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ENDOCRINE DISRUPTOR SCREENING PROGRAM. Weight-of-Evidence: Evaluating Results of EDSP Tier 1 Screening to Identify the Need for Tier 2 Testing

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ENDOCRINE DISRUPTOR SCREENING PROGRAM DRAFT 6/29/2011 Weight-of-Evidence: Evaluating Results of EDSP Tier 1 Screening to Identify the Need for Tier 2 Testing Office of Chemical Safety and Pollution Prevention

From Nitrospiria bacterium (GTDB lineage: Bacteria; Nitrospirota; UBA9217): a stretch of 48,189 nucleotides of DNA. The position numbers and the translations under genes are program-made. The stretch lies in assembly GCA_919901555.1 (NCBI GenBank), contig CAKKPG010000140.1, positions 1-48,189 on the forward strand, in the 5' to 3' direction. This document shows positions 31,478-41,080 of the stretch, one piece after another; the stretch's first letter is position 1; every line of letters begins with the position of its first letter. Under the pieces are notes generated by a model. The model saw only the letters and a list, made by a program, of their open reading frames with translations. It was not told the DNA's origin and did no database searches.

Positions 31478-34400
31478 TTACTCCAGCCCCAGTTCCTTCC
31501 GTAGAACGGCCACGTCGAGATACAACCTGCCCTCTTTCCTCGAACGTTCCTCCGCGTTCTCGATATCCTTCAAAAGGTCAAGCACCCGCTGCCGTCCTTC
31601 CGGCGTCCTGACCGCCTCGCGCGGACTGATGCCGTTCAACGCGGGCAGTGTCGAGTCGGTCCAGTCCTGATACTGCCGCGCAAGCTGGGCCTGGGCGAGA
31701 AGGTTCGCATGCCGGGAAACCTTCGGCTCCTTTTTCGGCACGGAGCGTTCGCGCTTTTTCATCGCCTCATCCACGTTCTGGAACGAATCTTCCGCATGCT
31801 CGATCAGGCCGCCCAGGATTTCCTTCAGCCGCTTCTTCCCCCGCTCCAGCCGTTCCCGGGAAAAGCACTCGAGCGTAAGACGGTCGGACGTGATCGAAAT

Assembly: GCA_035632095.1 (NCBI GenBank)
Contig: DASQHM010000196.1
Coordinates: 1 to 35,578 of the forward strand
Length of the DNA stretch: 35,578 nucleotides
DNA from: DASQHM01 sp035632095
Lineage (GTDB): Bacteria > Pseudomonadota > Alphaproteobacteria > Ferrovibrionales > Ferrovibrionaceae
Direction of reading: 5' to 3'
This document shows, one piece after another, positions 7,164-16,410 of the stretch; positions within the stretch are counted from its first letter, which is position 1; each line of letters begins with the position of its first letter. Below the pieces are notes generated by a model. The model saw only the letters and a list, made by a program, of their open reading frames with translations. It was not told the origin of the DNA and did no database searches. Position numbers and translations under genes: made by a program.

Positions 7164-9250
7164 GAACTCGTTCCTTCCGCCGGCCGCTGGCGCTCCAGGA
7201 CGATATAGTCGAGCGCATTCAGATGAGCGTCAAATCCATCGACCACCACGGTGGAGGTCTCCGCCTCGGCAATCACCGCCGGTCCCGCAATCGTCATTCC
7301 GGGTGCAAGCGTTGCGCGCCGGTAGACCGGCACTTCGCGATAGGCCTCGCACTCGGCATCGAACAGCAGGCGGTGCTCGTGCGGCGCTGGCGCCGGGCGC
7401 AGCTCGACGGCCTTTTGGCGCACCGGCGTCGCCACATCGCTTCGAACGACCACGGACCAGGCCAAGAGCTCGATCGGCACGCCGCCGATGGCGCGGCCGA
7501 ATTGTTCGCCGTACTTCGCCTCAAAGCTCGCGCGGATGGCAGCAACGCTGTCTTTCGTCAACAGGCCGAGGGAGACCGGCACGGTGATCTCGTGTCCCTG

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ENDOCRINE DISRUPTOR SCREENING PROGRAM DRAFT 6/29/2011 Weight-of-Evidence: Evaluating Results of EDSP Tier 1 Screening to Identify the Need for Tier 2 Testing Office of Chemical Safety and Pollution Prevention US Environmental Protection Agency Washington DC September 14, PREFACE The Agency submitted a draft of the Weight-of-Evidence (WoE) document for public review and comment as described in a Federal Register Notice issued November 4, 2010 (75 FR 67963). Submitted public comments were compiled and grouped according to the commonality among individual submissions so that they could be more readily and fully considered by EPA during revision of the WoE document. The WoE approach that has been revised and described herein is expected to provide general guidance to EPA staff and managers who will be reviewing data submitted in response to Orders for Tier 1 screening that began October 29, 2009 under the Endocrine Disruptor Screening Program (EDSP). Additionally, outside parties submitting data may be interested to know how the results from Tier 1 screening are being evaluated. This paper provides general guidance and is not binding on either EPA or any outside parties. The use of language such as will, is, may, can, or should in this paper does not connote any requirement for either EPA or any outside parties. As such, EPA may depart from the guidance where circumstances warrant and without prior notice. Application of WoE analysis is an integrative and interpretive process routinely used by EPA to evaluate health (USEPA 1991; 1996; 2002a; 2005) and ecological (USEPA, 1998) toxicity in a manner that takes into account all relevant scientific and technical information. The principles and criteria for weighing and integrating different lines of evidence articulated in existing EPA documents are considered generally applicable to evaluating data from the EDSP Tier 1 battery. It should be recognized that significant advances in both computational and molecularbased technologies are enabling a more rapid identification of markers for evaluating toxicity pathways since EPA began work on developing and implementing the EDSP in In 2007, the National Research Council Report Toxicity Testing in the 21st Century: A Vision and a Strategy (NRC, 2007) acknowledged these advances and recommended that the Agency develop a strategy to use modern in silico, computational models and molecular-based in vitro high-throughput screening assays to 2 increase the efficiency of, and reduce and ultimately replace reliance on, whole-animal toxicity testing. Currently, there are ongoing efforts within and outside the Agency to use endocrine screening as a prototype for applying these contemporary methods as proposed by the NRC. A key objective of the work is to improve the speed, reliability, cost effectiveness, and mechanistic specificity of the EDSP. In acknowledging this ongoing research, it should be stressed that the Agency s risk assessment guidance documents are typically viewed as living documents that is, they are open to periodic updates and revisions to reflect advances in the science and technology. Although the general principles and criteria articulated in this document for using a WoE approach apply to any study type, this policy is open to periodic updates to incorporate important new scientific and technical knowledge as it becomes available. 3 TABLE OF CONTENTS Abbreviations PURPOSE AND SCOPE OF DOCUMENT ENDOCRINE DISRUPTOR SCREENING PROGRAM (EDSP) OVERVIEW EDSP Tier 1 Battery of Screening Assays Assays for Detecting the Effect of Chemicals on the Estrogen Hormonal Pathway Assays for Detecting the Effect of Chemicals on the Androgen Hormonal Pathway Assays for Detecting the Effect of Chemicals on the Steroidogenic Pathway Assays for Detecting the Effect of Chemicals on the HPG Axis Assays for Detecting the Effect of Chemicals on the HPT Axis EDSP Tier 2 Testing SOURCES OF SCIENTIFIC AND TECHNICAL INFORMATION Test Guidelines EDSP Tier 1 Screening Studies Scientifically Relevant Information Test Guidelines Health and Ecological Effects Studies Published or Publically Available Peer-reviewed Studies QUALITY OF SCIENTIFIC AND TECHNICAL INFORMATION General Assessment Factors (GAF) Soundness Applicability and Utility Clarity and Completeness Uncertainty and Variability Evaluation and Review Standard Evaluation Procedure (SEP) and Data Evaluation Record (DER) WEIGHT-OF-EVIDENCE APPROACH Assembling and Evaluating the Individual Studies Integrating the Different Lines of Evidence Weight-of-Evidence Narrative/Characterization EDSP Tier 2 Testing Recommendations SUMMARY REFERENCES Abbreviations Abbreviation A AR DER EDSTAC EDSP E ER FIFRA FFDCA FQPA GAF GLP HPG HPT MoA OCSPP OECD PND SAB SAP SEP T WoE Terminology Androgen (hormonal pathway) Androgen Receptor Data Evaluation Record Endocrine Disruptor Screening and Testing Advisory Committee Endocrine Disruptor Screening Program Estrogen (hormonal pathway) Estrogen Receptor Federal Insecticide, Fungicide, Rodenticide Act Federal Food, Drug, and Cosmetic Act Food Quality Protection Act General Assessment Factors Good Laboratory Practices Hypothalamic-Pituitary-Gonadal Axis Hypothalamic-Pituitary-Thyroidal Axis Mode of Action Office of Chemical Safety Pollution and Prevention Organization for Economic Co-Operation and Development Postnatal Day Science Advisory Board Scientific Advisory Panel Standard Evaluation Procedure Thyroid (hormonal pathway) Weight-of-Evidence 5 1. PURPOSE AND SCOPE OF DOCUMENT This guidance document provides basic principles and criteria for using a weight-ofevidence (WoE) approach for evaluation and interpretation of EDSP Tier 1 screening, which includes Tier 1 assay results and other information to identify candidate chemicals for Tier 2 testing. General guidance is also provided on the considerations that will inform the tests and information that may be needed for Tier 2 testing. The purpose of the EDSP Tier 1 battery of screening assays is to identify chemicals that have the potential to interact with the estrogen, androgen, or thyroid (E, A, or T) hormonal pathways. Currently, the battery consists of 11 assays that have been developed and validated through a collaborative effort involving EPA program and research offices and published as harmonized test guidelines by the Office of Chemical Safety Pollution and Prevention (OCSPP 890 Guideline Series, Table 1). EPA intends to evaluate the results of the Tier 1 screening assays using a WoE approach to determine whether or not a chemical has the potential to interact with E, A, or T hormonal pathways and to assess the need for Tier 2 testing. The purpose of Tier 2 testing is to further characterize the effects on E, A, or T identified through Tier 1 screening by using Tier 2 in vivo studies that establish dose-response relationships for any potential adverse effects for risk assessment. EPA refers to the WoE approach as a collective evaluation of all pertinent information so that the full impact of biological plausibility and coherence is adequately considered. (USEPA, 1999). In its recommendations to EPA, the Endocrine Disruptor Screening and Testing Advisory Committee (EDSTAC) referred to the WoE approach as a process by which trained professionals judge the strengths and weaknesses of a collection of information to render an overall conclusion that may not be evident from consideration of the individual data (EDSTAC, 1998). The WoE approach for Tier 1 screening is discussed in Section 5 which is preceded by introductory and supportive information, including a brief historical overview of the 6 EDSP two-tiered screening and testing paradigm (Section 2), sources of scientific and technical information (Section 3), and general guidance for determining the quality and relevance of scientific and technical information (Section 4). 2. ENDOCRINE DISRUPTOR SCREENING PROGRAM (EDSP) OVERVIEW A detailed history of the program can be found at the EDSP website (http://epa.gov/endo/) and in other documents or websites referenced in this document. In 1996, amendments to the Federal Food, Drug, and Cosmetic Act (FFDCA) required EPA to: develop a screening program, using appropriate validated test systems and other scientifically relevant information, to determine whether certain substances may have an effect in humans that is similar to an effect produced by a naturally occurring estrogen, or other such endocrine effect as the Administrator may designate [21 U.S.C. 346a(p)]. (http://www.epa.gov/pesticides/regulating/laws/fqpa/) Pursuant to the Administrator s discretionary authority, EPA adopted a two-tiered screening and testing strategy and expanded the EDSP to include the androgen and thyroid hormonal pathways and ecological effects: In 1998, subsequent to the EDSTAC recommendations (EDSTAC, 1998), EPA notified the public of a proposed EDSP as described in a Federal Register Notice issued December 28, 1998 (63 FR 71542). EPA submitted the proposal for review by the Agency s Science Advisory Board (SAB) and FIFRA Scientific Advisory Panel (SAP). A final report of the joint peer review is available (SAB/SAP, 1999). In 2008, after an extensive validation process (USEPA, 2007), including peer review of individual assays, EPA notified the public of the EDSP proposed Tier 1 battery of screening assays in a Federal Register Notice issued January 24, 2008 (73 FR 4216). EPA submitted the proposed battery for peer review by FIFRA SAP. A final report of the peer review is available (SAP, 2008). 7 In 2009, EPA notified the public of the current EDSP Tier 1 screening battery (Table 1) and availability of harmonized test guidelines (OCSPP 890 Guideline Series) for each of the assays in a Federal Register Notice issued October 21, 2009 (74 FR 54416). In 2009, after public review and comment, a final list of 67 chemicals and schedule for issuing Test Orders for Tier 1 screening was made available in a Federal Register Notice issued October 21, 2009 (74 FR 54422) EDSP Tier 1 Battery of Screening Assays The current EDSP Tier 1 battery consists of 11 diverse yet complementary in vitro and in vivo screening assays as recommended by the FIFRA SAP (SAP, 2008) and is indicated in Table 1. The battery of assays was designed to be conducted as a whole to maximize sensitivity and reliability for determining the potential of a chemical to interact with the E, A, or T hormonal pathways (EDSTAC, 1998). Various factors contributed to selecting the Tier 1 screen that generally included the potential of the assays to evaluate: E, A, or T hormonal pathway effects in different taxa, estrogen- and androgen-mediated effects via receptor binding (agonism and antagonism), estrogen-mediated gene transactivation, enzyme inhibition involving the reproductive steroidogenesis pathway, interactions with gonadal estrogen and androgen production that may alter feedback mechanisms involving the hypothalamic-pituitary-gonadal (HPG) axis, androgen and estrogen influenced endpoints within an assay that are complementary among the assays, and interactions with thyroid hormone production or function and associated alterations in feedback relationships involving the hypothalamic-pituitary-thyroid (HPT) axis. The robustness of the Tier 1 battery is based on the strengths of each individual assay and the complementary endpoints within the battery. Thus, the value of each 8 individual assay cannot be considered in isolation from other assays in the battery, as they have been combined in a manner such that limitations of one assay are complemented by the strengths of another (EDSTAC, 1998). Table 1. The EDSP Tier 1 screening assays encompass key endpoints within a MoA (e.g., receptor binding) and along endocrine pathways (e.g., steroidogenesis, effects on hypothalamic-pituitary-gonadal and thyroid axes) through which a chemical has the potential to interact with the estrogen, androgen, or thyroid (E, A, or T) hormonal pathways.* In vitro Screening Assay ER Binding (Rat uterine cytosol) ERα Transcriptional Activation (Human cell line HeLa-9903) AR Binding (Rat prostate cytosol) Steroidogenesis (Human Cell Line H295R) Aromatase (Human target tissue or cell-line microsomes) In vivo Uterotrophic (Rat) Hershberger (Rat) Pubertal Male (Rat) Pubertal Female (Rat) Fish Short-term Reproduction Amphibian Metamorphosis (Frog) Test Guideline OCSPP OCSPP OECD 455 OCSPP OCSPP OCSPP OCSPP OECD 440 OCSPP OECD 441 OCSPP OCSPP OCSPP OECD 229 OCSPP Receptor Binding Steroidogenesis HPG E Anti-E A Anti-A E A 1 Axis HPT Axis OECD 231 *Complementary endpoints across assays are indicated (solid black box) within each column reductase inhibition only. 9 In addition to the test guidelines, a detailed characterization of each Tier 1 screening assay, including its development, validation, strengths, and limitations, can be found in EPA Integrated Summary Reports or OECD Final Reports for individual assays at the EDSP website (http://epa.gov/endo/pubs/assayvalidation/index.htm). However, for the purposes of this document, an overview of the distinctive characteristics of each assay and their complementary endpoints within the battery of assays is provided in the next sections Assays for Detecting the Effect of Chemicals on the Estrogen Hormonal Pathway Five Tier 1 assays are capable of detecting chemicals with estrogenic and antiestrogenic activity (Table 1): 1. ER binding (rat uterine cytosol), 2. ER transcriptional activation (human cell line HeLa-9903), 3. Uterotrophic (rat), 4. Pubertal female (rat), and 5. Fish short-term reproduction. The in vitro ER binding assay examines the potential of a chemical to bind estrogen receptors (i.e., ER or ER ) isolated from the cytosol of excised rat uterine tissue. However, binding alone cannot distinguish whether the chemical is an estrogen agonist or antagonist. The in vitro ER transcriptional activation assay examines the potential of an estrogen agonist to activate ER- (i.e., ER ) mediated gene transcription in cells derived from a human cervical tumor. In vivo assays used to evaluate the estrogen pathway involve different routes of exposure to a chemical such as subcutaneous injection (uterotrophic), oral gavage (pubertal), and water (fish). The uterotrophic assay is conducted using adult ovariectomized or sexually immature intact female rats and has the potential to detect estrogen agonist activity based on: 10 an increase in uterine weight, and optional histology of uterus and vagina. The pubertal female assay is conducted in rats post-weaning and has the potential to detect both estrogen agonist and antagonist activity based on multiple endpoints: sexual developmental characteristics (age at vaginal opening and estrous cyclicity, length and percent of animals cycling), and weight and histology of reproductive organs (ovaries with oviducts and uterus with fluid, and pituitary gland). The fish short-term reproduction assay is conducted using mature male and female fathead minnows and has the potential to detect both estrogen agonist and antagonist activity based on multiple endpoints: behavior, fecundity, fertilization success, secondary sex characteristics (number and size of nuptial tubercles and dorsal nape pad in males), survival, body weight and length, gonadal size (gonado-somatic index) and histopathology, assay of plasma concentrations of vitellogenin in females and males, and optional assay of plasma concentrations of estradiol in females Assays for Detecting the Effect of Chemicals on the Androgen Hormonal Pathway Four Tier 1 assays are capable of detecting an androgenic or anti-androgenic effect of a chemical (Table 1): 1. AR binding (rat prostate cytosol), 2. Hershberger (rat), 3. Pubertal male (rat), and 11 4. Fish short-term reproduction. The in vitro AR binding assay examines the potential of a chemical to bind to the androgen receptor isolated from the cytosol of rat prostate tissue. However, binding alone cannot distinguish whether the chemical is an androgen agonist or antagonist. In vivo assays used to evaluate the androgen pathway involve different routes of exposure such as subcutaneous injection or oral gavage (Hershberger), oral gavage (pubertal), and water (fish). The Hershberger assay is conducted using castrated male peripubertal rats and has the potential to detect androgen agonist and antagonist activity as well as 5 -reductase inhibitors (i.e., inhibition of the conversion of exogenous testosterone to dihydrotestosterone) based on multiple endpoints involving changes (increase or decrease) in weight of androgen-dependent organs or tissues: ventral prostate, seminal vesicle plus coagulating gland with fluid, levator ani plus bulbocavernous muscle complex, paired Cowper s gland, and glans penis. The pubertal male assay is conducted in rats post-weaning and has the potential to detect both androgen agonist and antagonist activity based on multiple endpoints: sexual developmental characteristic (age at preputial separation), weight and histology of reproductive organs or tissues (testes, epididymides, ventral and dorsolateral prostate, seminal vesicle plus coagulating gland with fluid, levator ani plus bulbocavernous muscle complex, and pituitary gland), and assay of total serum concentrations of testosterone. The fish short-term reproduction assay is conducted using mature male and female fathead minnows and has the potential to detect both androgen agonist and antagonist activity based on multiple endpoints as already indicated in Section 2.1.1, including optional assay of plasma concentrations of testosterone in males. 12 Assays for Detecting the Effect of Chemicals on the Steroidogenic Pathway Six Tier 1 assays are capable of detecting disruption in the steroidogenic pathway (Table 1): 1. Steroidogenesis (human cell line H295R), 2. Aromatase (human target tissue or cell-line microsomes), 3. Hershberger (rat), 4. Pubertal male (rat), 5. Pubertal female (rat), and 6. Fish short-term reproduction. The in vitro steroidogenesis assay uses a human cell line (H295R) to examine the potential of a chemical to interact with the steroidogenic pathway based on the change (increase or decrease) in production of testosterone and estradiol. The in vitro aromatase assay uses human microsomes from various target tissues or cell lines to detect the inhibition of aromatase activity and the conversion of androgen to estrogen. The assay is not well suited to detect induction of aromatase activity. In regard to the in vivo assays and corresponding endpoints presented in preceding sections, an apparent effect on steroidogenesis (i.e., gonadal production of estrogen or androgen) may be observed based on changes in respective endpoints even though there are no apparent corroborating steroidogenic effects observed in vitro. It is possible that a chemical can disrupt steroidogenesis indirectly by acting directly on gonadotropin synthesis or secretion or by eliciting feedback responses along the HPG axis. For example, exposure to a chemical with androgen or estrogen activity may cause reductions in endogenous androgen or estrogen concentrations as a result of negative feedback along the HPG axis. The implication for an effect at the hypothalamic or pituitary levels is further explored in the next section Assays for Detecting the Effect of Chemicals on the HPG Axis In general, regulation of the HPG axis involves a complex array of positive and negative feedback mechanisms. Gonadal estrogen or androgens bind to corresponding 13 receptors in the hypothalamus or pituitary to regulate gonadotropic-releasing hormone and gonadotropic hormones, respectively, which in turn regulate ovarian and testicular steroidogenesis. The current Tier 1 screening battery does not have a specific in vitro assay to detect chemicals with the potential to affect hypothalamic or pituitary regulation of gonadal estrogen or androgen hormone production but does include three in vivo assays